©2018-2019 by The GRC Institute - Governance, Risk & Compliance.  ABN: 42862119377

If you want to influence readers, put yourself in their shoes

July 12, 2018

 

This article was originally published in the Winter 2018 Edition GRC Professional Magazine. Click here to download your member edition. 

 

Most of the documents we write at work are intended to influence readers and achieve a specific outcome.

 

You may need to write a board paper requesting approval of a recommendation. You might be asking the executive team to commit resources to a new project. Or you might want approval for a change in policy or procedure and must convince staff to implement those changes and to comply with the revised approach.

 

It’s important to be able to write in a way that ensures you get the results you need. So, how do you do that?

 

 

You’re not writing for yourself

One of the biggest mistakes writers make is to write for themselves, rather than for their readers. What I mean by that is that writers often:
 

  • use the language—and jargon—that they’re familiar with;

  • focus on the issues that are important to them; and

  • organise their ideas in a way that is logical for them.

 

And what’s wrong with that, you ask? Well, if you’re going to influence people to make the decisions you want, and take the actions you need, you need to approach your writing from their point of view.

 

 

Think about your language

First of all, think about the language you’re using. Within the compliance profession, and in your own functional team, it is natural and appropriate to use the specific terminology and jargon associated with compliance. But if you have to explain your situation to people with a different background, you need to do it without using terms that they’re not familiar with and may not understand. If you do need to use technical terms that people may not know, explain them.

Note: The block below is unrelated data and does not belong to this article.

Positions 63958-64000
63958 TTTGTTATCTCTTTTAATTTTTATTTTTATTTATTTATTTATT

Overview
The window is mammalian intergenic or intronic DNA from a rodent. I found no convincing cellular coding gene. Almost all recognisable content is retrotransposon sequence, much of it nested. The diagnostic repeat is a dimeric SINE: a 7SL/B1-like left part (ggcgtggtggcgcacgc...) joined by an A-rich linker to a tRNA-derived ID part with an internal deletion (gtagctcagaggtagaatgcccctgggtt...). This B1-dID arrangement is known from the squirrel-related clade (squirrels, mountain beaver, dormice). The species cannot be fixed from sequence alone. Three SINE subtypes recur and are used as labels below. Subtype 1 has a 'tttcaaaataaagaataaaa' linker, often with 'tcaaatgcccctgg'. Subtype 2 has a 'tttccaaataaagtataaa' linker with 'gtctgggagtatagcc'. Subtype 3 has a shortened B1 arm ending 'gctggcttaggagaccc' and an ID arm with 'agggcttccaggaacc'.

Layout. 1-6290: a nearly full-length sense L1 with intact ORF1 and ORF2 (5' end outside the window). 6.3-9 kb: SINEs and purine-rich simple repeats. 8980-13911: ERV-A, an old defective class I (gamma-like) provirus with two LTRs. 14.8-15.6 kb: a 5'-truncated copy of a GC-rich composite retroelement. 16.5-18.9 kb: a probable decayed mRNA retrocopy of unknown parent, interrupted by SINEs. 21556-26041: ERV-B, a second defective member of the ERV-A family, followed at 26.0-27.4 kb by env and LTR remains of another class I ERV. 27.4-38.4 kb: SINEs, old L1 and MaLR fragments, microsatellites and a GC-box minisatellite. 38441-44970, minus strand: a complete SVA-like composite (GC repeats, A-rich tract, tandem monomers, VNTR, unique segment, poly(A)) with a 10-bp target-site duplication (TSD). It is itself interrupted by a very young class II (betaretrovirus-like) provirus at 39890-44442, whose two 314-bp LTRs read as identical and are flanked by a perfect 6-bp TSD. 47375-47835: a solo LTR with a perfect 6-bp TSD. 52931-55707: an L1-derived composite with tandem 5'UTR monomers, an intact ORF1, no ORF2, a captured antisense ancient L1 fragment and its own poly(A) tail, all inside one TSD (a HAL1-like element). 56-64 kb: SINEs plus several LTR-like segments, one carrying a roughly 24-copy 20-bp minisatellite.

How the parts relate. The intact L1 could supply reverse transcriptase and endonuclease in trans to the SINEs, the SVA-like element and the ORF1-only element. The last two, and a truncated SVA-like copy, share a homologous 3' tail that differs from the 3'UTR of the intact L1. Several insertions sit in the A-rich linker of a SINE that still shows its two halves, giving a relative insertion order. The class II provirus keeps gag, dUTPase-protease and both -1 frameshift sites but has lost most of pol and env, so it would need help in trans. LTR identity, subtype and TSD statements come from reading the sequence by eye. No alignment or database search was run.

Use plain language

No one ever complained that a text was too easy to understand! In the writing courses I run, participants often expect me to teach them to write using complex words that will make them look clever. But complex language is not only hard to understand, it can also create a pretentious tone-of-voice that sounds patronising and can alienate.

 

Using plain language is important, and studies show it actually makes the writer look smarter. Plain language includes using simple rather than complex words and using short sentences and paragraphs. You’re not dumbing down the information—you’re thinking about the reader. Even readers with double degrees or doctorates understand simple language more readily than complex language. All of us are busy multi-tasking and meeting short turnaround times, so the easier it is for us to read and understand a message, the more likely it is that we will respond in the way the writer intends.

 

 

Think about structure and design

Plain language is about more than the words you use. According to the Plain Language Association InterNational (PLAIN), a communication is in plain language if the language, structure and design are so clear that the intended audience can easily find what they need, understand what they find, and use that information.

 

To achieve that you need to:

  • break your information into short paragraphs with plenty of white space; and